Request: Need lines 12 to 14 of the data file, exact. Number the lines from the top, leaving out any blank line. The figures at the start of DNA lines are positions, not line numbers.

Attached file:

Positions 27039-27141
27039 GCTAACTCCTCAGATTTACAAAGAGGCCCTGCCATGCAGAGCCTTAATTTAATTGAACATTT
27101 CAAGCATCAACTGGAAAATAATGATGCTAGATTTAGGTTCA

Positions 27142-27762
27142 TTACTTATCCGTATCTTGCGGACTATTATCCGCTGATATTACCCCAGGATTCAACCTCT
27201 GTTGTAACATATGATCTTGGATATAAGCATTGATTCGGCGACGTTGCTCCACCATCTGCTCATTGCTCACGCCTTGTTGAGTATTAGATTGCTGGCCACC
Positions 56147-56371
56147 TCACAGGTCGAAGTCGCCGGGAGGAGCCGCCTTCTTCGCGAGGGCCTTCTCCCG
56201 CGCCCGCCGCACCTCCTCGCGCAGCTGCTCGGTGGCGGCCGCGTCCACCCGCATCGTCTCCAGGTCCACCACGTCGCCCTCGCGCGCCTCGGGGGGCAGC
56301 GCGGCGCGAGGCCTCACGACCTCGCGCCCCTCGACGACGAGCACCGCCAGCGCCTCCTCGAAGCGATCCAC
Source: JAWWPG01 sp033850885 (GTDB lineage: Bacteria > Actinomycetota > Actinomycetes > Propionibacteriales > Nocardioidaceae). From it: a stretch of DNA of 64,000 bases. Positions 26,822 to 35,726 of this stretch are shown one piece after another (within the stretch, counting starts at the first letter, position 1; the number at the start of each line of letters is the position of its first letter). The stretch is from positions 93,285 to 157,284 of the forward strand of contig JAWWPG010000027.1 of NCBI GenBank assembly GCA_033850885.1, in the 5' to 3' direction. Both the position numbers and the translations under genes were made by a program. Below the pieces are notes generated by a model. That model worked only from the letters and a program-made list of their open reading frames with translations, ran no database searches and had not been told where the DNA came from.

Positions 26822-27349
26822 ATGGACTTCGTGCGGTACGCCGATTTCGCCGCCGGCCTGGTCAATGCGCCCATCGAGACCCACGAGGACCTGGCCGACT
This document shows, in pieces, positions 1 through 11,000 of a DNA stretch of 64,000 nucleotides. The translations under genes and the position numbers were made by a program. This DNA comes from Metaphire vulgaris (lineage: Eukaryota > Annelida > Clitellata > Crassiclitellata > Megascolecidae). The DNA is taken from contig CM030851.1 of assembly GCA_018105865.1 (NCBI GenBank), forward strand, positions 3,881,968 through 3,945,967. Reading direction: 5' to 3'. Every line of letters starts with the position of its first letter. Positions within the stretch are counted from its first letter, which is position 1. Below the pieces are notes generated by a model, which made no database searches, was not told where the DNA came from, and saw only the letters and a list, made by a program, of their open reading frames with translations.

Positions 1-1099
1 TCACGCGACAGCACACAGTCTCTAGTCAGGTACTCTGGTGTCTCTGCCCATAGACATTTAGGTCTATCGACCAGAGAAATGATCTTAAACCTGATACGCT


Positions 26822-27349
26822 ATGGACTTCGTGCGGTACGCCGATTTCGCCGCCGGCCTGGTCAATGCGCCCATCGAGACCCACGAGGACCTGGCCGACT
This document shows, in pieces, positions 1 through 11,000 of a DNA stretch of 64,000 nucleotides. The translations under genes and the position numbers were made by a program. This DNA comes from Metaphire vulgaris (lineage: Eukaryota > Annelida > Clitellata > Crassiclitellata > Megascolecidae). The DNA is taken from contig CM030851.1 of assembly GCA_018105865.1 (NCBI GenBank), forward strand, positions 3,881,968 through 3,945,967. Reading direction: 5' to 3'. Every line of letters starts with the position of its first letter. Positions within the stretch are counted from its first letter, which is position 1. Below the pieces are notes generated by a model, which made no database searches, was not told where the DNA came from, and saw only the letters and a list, made by a program, of their open reading frames with translations.